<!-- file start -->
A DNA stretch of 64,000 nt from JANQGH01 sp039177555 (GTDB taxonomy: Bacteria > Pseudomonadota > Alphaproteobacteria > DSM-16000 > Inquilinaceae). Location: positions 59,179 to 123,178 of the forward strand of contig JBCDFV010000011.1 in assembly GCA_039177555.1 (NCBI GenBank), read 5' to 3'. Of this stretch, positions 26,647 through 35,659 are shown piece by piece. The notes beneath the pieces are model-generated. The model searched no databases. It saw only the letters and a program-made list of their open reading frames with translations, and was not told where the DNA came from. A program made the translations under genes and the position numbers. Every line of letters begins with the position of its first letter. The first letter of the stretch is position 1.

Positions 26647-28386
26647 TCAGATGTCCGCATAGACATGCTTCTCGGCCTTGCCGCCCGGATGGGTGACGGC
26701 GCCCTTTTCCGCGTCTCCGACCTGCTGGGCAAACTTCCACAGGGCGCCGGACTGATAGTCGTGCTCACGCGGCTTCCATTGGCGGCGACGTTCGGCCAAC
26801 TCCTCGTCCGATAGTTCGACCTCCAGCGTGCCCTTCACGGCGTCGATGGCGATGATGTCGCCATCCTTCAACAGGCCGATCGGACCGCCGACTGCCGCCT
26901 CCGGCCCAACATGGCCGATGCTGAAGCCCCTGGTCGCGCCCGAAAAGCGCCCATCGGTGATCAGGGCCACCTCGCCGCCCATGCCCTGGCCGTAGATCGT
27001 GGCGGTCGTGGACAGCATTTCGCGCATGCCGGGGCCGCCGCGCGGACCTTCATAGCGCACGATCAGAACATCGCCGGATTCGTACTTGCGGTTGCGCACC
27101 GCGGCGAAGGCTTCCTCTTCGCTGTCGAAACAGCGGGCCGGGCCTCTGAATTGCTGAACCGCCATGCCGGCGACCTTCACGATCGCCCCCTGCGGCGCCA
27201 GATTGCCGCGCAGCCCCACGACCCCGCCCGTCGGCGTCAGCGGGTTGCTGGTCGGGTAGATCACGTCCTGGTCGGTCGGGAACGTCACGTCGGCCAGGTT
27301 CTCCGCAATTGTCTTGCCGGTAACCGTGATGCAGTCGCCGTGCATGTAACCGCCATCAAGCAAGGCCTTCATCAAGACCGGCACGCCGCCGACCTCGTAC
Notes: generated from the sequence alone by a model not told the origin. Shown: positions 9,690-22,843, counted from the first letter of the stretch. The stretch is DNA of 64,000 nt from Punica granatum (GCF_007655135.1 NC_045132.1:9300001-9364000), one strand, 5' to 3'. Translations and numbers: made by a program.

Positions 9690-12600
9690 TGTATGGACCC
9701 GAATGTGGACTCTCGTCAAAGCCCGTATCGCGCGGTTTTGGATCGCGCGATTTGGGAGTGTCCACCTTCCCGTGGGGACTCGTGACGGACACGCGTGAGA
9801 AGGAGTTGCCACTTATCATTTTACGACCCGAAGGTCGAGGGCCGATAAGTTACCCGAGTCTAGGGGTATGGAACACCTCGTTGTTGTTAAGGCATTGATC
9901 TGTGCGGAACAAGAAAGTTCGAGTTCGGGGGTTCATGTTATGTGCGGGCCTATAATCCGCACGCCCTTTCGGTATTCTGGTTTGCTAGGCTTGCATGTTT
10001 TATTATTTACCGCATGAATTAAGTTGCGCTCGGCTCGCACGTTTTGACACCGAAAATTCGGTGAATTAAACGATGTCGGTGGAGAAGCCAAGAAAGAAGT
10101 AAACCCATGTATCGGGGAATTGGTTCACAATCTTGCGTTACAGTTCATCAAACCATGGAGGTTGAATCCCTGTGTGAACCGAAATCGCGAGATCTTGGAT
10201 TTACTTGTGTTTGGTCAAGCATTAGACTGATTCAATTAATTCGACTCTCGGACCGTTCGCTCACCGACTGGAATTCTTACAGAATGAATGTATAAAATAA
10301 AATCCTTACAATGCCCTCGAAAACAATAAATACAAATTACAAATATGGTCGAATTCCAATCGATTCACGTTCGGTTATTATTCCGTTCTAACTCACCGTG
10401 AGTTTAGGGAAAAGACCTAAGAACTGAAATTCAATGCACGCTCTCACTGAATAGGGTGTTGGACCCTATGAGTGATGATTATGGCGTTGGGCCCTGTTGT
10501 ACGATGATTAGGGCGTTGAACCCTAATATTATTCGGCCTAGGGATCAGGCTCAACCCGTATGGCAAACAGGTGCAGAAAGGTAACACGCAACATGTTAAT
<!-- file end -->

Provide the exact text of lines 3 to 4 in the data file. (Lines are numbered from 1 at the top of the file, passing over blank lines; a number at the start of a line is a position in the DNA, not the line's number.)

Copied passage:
26647 TCAGATGTCCGCATAGACATGCTTCTCGGCCTTGCCGCCCGGATGGGTGACGGC
26701 GCCCTTTTCCGCGTCTCCGACCTGCTGGGCAAACTTCCACAGGGCGCCGGACTGATAGTCGTGCTCACGCGGCTTCCATTGGCGGCGACGTTCGGCCAAC